Andy Bockelman: ‘P.S.’: Don’t take your husband |

Andy Bockelman: ‘P.S.’: Don’t take your husband

— Receiving correspondence from beyond the grave may be portrayed as eerie in most movies, but in “P.S. I Love You” it is considered purely romantic.

Holly and Gerry Kennedy (Hilary Swank, Gerard Butler) are a young couple who are very much in love, even if Gerry’s laidback style often makes uptight Holly want to scream. When he suddenly passes away from a brain tumor, she is distraught with grief and becomes reclusive for weeks, unable to cope with the concept of life without her husband. On her thirtieth birthday, Holly receives a special gift that Gerry arranged before his death; a recording on which he informs her that she can expect a variety of letters within the coming months. Each letter she obtains is like having a part of him back with her, but also helps her mull their marriage and look toward the future.

This movie is a drastic change of pace for both of its stars. Swank has rarely displayed much of a girly-girl persona in her films (“Million Dollar Baby,” “Freedom Writers”) and Butler is at his best when playing the brooding hero (“The Phantom of the Opera,” “300”). In spite of this, the two work well in their roles, bringing a certain amount of drama to the story without overdoing it, particularly Butler as the Irish native who is more than aware of how charming he is. The supporting cast is well-suited for its obligations; Lisa Kudrow and Gina Gershon are fine as Holly’s supportive girlfriends, Harry Connick, Jr. is unpredictably amusing as a would-be suitor lacking in both tact and confidence, and Kathy Bates makes the most of her role as Holly’s mother Patricia, who cautions her daughter against holding onto the past for too long.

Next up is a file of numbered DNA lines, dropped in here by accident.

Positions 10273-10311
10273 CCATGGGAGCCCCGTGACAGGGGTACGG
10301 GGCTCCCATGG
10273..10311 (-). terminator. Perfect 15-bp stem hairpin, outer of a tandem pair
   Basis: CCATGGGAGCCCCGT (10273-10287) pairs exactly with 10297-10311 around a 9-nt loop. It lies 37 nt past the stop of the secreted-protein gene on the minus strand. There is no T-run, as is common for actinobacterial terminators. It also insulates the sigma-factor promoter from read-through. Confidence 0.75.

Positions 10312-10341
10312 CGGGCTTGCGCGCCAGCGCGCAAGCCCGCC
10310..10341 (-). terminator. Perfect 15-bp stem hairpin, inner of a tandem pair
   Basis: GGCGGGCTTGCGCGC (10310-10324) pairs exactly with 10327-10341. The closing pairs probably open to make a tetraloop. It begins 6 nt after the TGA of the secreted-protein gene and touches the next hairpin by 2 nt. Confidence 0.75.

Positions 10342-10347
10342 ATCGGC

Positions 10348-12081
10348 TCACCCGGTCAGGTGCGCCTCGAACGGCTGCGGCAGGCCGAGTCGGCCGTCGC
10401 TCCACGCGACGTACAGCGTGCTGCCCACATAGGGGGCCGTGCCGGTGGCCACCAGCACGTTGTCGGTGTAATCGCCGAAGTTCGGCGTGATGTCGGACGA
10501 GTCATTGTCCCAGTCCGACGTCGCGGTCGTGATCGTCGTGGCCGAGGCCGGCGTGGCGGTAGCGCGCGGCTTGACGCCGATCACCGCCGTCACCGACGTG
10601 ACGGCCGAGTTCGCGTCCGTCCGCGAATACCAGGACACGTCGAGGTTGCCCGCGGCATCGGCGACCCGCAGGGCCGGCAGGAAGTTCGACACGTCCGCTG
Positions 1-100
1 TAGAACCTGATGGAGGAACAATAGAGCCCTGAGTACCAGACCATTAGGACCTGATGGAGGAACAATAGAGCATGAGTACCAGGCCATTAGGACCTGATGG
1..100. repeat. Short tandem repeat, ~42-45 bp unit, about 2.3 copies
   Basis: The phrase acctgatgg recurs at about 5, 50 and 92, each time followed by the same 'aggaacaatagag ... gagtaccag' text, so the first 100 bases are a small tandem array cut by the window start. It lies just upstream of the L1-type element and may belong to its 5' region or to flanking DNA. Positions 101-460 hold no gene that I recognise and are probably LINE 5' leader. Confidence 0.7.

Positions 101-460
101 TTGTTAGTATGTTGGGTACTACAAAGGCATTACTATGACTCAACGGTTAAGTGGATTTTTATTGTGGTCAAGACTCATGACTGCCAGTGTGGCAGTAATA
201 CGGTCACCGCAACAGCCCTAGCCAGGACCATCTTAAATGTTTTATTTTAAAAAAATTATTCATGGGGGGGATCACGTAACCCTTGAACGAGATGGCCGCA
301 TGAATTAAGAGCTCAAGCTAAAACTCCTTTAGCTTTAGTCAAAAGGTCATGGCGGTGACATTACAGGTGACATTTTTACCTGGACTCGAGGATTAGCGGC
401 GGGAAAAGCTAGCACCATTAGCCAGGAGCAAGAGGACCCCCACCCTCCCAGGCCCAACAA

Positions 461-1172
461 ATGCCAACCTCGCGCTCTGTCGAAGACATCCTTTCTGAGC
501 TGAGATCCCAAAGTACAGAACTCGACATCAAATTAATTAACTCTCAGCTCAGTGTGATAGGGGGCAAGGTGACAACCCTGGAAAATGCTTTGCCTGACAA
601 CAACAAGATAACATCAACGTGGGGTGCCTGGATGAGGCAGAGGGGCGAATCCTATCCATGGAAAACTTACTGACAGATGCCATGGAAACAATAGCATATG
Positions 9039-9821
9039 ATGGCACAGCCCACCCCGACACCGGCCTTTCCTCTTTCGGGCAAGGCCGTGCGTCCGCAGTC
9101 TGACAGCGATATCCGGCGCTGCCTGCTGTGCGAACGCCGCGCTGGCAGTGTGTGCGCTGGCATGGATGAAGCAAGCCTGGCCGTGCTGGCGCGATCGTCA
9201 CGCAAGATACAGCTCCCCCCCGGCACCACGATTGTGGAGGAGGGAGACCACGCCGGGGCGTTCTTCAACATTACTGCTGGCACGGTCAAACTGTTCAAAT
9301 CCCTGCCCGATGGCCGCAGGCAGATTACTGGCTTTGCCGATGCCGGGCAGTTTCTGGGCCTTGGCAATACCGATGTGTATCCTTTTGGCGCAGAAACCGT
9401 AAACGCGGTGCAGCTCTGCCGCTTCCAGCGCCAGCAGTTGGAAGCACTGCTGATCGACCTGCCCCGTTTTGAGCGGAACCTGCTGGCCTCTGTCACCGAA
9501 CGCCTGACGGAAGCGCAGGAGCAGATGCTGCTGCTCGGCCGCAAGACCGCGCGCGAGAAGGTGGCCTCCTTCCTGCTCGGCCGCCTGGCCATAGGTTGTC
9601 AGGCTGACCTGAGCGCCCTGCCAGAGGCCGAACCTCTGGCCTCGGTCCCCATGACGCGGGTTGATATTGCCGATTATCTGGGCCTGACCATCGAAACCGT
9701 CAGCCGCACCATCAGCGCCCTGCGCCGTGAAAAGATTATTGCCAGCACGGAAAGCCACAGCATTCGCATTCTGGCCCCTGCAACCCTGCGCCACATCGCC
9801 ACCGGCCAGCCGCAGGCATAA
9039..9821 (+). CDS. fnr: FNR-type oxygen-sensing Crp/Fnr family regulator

The performances are fair enough considering that the story would best be appreciated within the confines of a sorority book club. Its fatal flaw is in its indulgences; the script takes much, much too long getting where it needs to go. Virtually every major scene could be edited to some extent, and more than a few could have been cut altogether. Yes, the story is tender and life-affirming, but becomes repetitive before long and really starts to flounder with a half-hour still to go. However, maybe you have to be a member of the fairer sex to fully appreciate the film as a whole.

“P.S. I Love You” is a nice enough film, but not for everyone. Ladies, it should only be viewed during a girls’ night out. Your husband will thank you.

Now playing at the West Theater.

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